Finally, while an LLP does have the benefit of limited liability, it is not suited to a joint venture between companies owing to the lack of transferable shareholding and because individuals must act as agents of the LLP.
Key factors to influence your choice of structure
Our solicitors will help you to choose the right structure for your joint venture and then bring that structure to life so that you can succeed with your project. The key factors to consider include:
- Project duration - You will need to think carefully about why you are setting up the joint venture, how long you expect the project to last and how you propose to bring it to a close. Longer term projects are more likely to justify incorporation.
- Industry sector - If your industry or sector norms recognise a certain trading structure as being preferable, then business pragmatism is likely to guide your selection.
- Risk and liability - The greater the inherent risk and liability profile in the venture, the more likely you are to benefit from a corporate veil on such liability by creating a company to house the joint venture. This is not always the case, and in certain cases other factors may override this consideration, but as a general rule high-risk endeavours are more suited to an incorporated structure.
- Bargaining power - If you and your prospective partner have equal bargaining power, the choice of vehicle for your venture may be a genuinely mutual decision. However, where this is not the case, the reality is that the partner with the most power is likely to exercise more control over the selection of structure.
- Tax - Each joint venture vehicle option has its own tax implications. There may be advantages to you in choosing a certain structure based upon taxation. You should take expert advice in this regard at the outset.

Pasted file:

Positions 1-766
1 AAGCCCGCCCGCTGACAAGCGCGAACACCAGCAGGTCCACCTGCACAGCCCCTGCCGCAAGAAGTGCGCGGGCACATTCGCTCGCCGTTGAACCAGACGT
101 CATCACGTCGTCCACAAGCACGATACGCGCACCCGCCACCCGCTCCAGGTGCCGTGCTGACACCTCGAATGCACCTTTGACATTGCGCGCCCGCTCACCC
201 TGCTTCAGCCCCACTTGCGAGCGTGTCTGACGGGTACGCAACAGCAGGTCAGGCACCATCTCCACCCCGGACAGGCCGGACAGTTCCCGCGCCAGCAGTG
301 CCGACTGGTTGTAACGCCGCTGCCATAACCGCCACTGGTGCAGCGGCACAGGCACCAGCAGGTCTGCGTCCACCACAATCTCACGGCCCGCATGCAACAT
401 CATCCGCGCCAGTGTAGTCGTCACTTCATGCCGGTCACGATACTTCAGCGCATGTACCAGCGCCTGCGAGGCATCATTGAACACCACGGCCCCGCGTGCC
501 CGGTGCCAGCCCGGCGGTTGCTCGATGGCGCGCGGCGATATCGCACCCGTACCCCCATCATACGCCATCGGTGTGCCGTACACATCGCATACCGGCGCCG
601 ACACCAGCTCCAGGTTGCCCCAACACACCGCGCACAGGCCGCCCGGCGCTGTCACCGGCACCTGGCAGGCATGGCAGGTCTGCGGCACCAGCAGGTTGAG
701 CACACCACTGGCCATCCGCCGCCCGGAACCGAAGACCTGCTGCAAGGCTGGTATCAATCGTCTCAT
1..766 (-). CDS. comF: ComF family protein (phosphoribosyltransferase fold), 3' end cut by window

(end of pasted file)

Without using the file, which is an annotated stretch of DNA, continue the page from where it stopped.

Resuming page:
- Financing - If your venture requires external funding, whether by way of debt financing or investment, your funders may dictate a certain structure as a condition of the arrangement. From a funding and investment perspective, the limited company route is perhaps the most well-known and has the benefit of greater flexibility.
Our corporate law team can advise on how these factors play out in your specific case and which option makes most sense.
How we can help
If you are looking for legal assistance in connection with your joint venture, our lawyers will guide you at each step of the way from planning, negotiating, creating the structure and then drafting and agreeing the required documents.
If you elect to go down the company path, we can incorporate the new company for you, advise on all the share aspects and attend to all required filings at Companies House. Likewise, if you are looking towards a partnership or a contractual arrangement, we can draft all the documentation required.
For an informal discussion, please contact Ian Barnard, Director and Head of Company Commercial on 01653 600070.
This article is for general information only and does not constitute legal or professional advice. Please note that the law may have changed since this article was published.